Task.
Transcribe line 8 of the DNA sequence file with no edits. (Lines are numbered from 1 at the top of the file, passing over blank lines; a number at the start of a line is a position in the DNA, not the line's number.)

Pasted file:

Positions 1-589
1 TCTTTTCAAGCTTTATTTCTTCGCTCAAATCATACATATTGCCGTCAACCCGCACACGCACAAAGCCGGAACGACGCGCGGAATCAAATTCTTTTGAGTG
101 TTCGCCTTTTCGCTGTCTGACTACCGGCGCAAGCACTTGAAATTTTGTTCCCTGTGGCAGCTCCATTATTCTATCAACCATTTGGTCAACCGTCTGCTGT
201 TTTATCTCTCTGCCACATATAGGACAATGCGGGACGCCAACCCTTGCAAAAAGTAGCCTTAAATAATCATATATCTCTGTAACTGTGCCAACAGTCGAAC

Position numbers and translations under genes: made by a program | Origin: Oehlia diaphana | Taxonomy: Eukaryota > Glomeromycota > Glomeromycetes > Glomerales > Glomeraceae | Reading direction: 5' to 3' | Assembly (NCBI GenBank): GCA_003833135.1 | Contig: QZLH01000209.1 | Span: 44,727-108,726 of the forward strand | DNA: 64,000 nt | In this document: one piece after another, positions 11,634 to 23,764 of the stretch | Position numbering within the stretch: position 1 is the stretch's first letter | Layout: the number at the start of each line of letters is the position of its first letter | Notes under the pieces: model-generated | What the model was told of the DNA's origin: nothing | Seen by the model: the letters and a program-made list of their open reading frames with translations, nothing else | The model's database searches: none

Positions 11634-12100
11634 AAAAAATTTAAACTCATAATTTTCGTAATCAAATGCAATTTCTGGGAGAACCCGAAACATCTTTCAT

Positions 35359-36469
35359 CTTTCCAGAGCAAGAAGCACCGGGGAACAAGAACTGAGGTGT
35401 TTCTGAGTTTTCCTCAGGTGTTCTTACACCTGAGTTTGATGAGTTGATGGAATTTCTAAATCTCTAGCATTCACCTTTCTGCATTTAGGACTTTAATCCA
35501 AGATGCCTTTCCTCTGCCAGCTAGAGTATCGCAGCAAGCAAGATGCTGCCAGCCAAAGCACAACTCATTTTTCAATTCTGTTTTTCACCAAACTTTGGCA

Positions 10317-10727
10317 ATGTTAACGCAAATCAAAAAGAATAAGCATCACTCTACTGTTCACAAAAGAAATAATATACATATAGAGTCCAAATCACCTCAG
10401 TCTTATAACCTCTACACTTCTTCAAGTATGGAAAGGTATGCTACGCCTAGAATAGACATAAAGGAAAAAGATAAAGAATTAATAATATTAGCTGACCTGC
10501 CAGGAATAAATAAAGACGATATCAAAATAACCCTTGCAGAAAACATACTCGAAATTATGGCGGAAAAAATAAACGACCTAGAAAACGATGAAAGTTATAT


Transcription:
Positions 35359-36469